If you attended an NGSS Rollout phase 1-3 or CDE workshops at CSTA’s annual conference you may recall hearing from Chris Breazeale when he was working with the CDE. Chris has relocated professionally, with his passion for science education, and is now the Executive Director at the Explorit Science Center, a hands-on exploration museum featuring interactive STEM exhibits located at the beautiful Mace Ranch, 3141 5th St. in Davis, CA. Visitors can “think it, try it, and explorit” with a variety of displays that allow visitors to “do science.” To preview the museum, or schedule a classroom visit, see www.explorit.org. Learn More…

Written by Marian Murphy-Shaw

Marian Murphy-Shaw

Marian Murphy-Shaw is the student services director at Siskiyou County Office of Education and is CSTA’s Region 1 Director and chair of CSTA’s Policy Committee.

Learning to Teach in 3D

Posted: Monday, March 13th, 2017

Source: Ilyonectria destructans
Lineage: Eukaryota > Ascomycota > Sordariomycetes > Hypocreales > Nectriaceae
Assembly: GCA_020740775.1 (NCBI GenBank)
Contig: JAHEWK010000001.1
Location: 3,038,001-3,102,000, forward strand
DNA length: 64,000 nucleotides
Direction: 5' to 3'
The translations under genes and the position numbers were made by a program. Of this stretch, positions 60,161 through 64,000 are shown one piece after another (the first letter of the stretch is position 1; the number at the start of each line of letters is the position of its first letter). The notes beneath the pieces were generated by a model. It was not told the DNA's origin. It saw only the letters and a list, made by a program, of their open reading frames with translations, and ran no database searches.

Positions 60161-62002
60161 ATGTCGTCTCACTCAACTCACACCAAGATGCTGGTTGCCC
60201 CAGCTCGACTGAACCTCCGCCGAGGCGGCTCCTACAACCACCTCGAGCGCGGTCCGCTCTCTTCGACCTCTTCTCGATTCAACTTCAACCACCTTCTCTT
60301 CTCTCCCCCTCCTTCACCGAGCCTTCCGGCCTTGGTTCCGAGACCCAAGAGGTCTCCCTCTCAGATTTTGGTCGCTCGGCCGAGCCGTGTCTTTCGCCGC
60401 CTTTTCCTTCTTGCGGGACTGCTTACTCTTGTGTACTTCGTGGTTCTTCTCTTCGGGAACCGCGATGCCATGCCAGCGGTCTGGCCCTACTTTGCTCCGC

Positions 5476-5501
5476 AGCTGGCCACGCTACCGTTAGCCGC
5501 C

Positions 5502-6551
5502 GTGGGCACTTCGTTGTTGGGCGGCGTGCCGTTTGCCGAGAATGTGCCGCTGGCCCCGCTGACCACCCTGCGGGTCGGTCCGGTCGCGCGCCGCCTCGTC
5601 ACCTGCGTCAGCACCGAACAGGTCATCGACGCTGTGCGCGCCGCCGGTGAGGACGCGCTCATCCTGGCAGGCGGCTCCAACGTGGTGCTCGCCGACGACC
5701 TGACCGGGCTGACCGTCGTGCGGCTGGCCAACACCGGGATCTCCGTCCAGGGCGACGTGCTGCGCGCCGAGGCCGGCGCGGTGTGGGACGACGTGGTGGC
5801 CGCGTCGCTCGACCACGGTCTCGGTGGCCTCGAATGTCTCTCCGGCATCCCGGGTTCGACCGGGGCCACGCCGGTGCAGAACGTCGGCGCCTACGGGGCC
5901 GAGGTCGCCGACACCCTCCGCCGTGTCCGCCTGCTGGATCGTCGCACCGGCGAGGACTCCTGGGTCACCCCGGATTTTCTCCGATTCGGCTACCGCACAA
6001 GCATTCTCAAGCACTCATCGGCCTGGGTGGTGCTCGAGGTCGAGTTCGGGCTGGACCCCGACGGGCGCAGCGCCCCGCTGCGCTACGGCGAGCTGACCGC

by Joseph Calmer

Probably like you, NGSS has been at the forefront of many department meetings, lunch conversations, and solitary lesson planning sessions. Despite reading the original NRC Framework, the Ca Draft Frameworks, and many CSTA writings, I am still left with the question: “what does it actually mean for my classroom?”

I had an eye-opening experience that helped me with that question. It came out of a conversation that I had with a student teacher. It turns out that I’ve found the secret to learning how to teach with NGSS: I need to engage in dialogue about teaching with novice teachers. I’ve had the pleasure of teaching science in some capacity for 12 years. During that time pedagogy and student learning become sort of a “hidden curriculum.” It is difficult to plan a lesson for the hidden curriculum; the best way is to just have two or more professionals talk and see what emerges. I was surprised it took me so long to realize this epiphany. Learn More…

Written by Guest Contributor

From time to time CSTA receives contributions from guest contributors. The opinions and views expressed by these contributors are not necessarily those of CSTA. By publishing these articles CSTA does not make any endorsements or statements of support of the author or their contribution, either explicit or implicit. All links to outside sources are subject to CSTA’s Disclaimer Policy: http://www.classroomscience.org/disclaimer.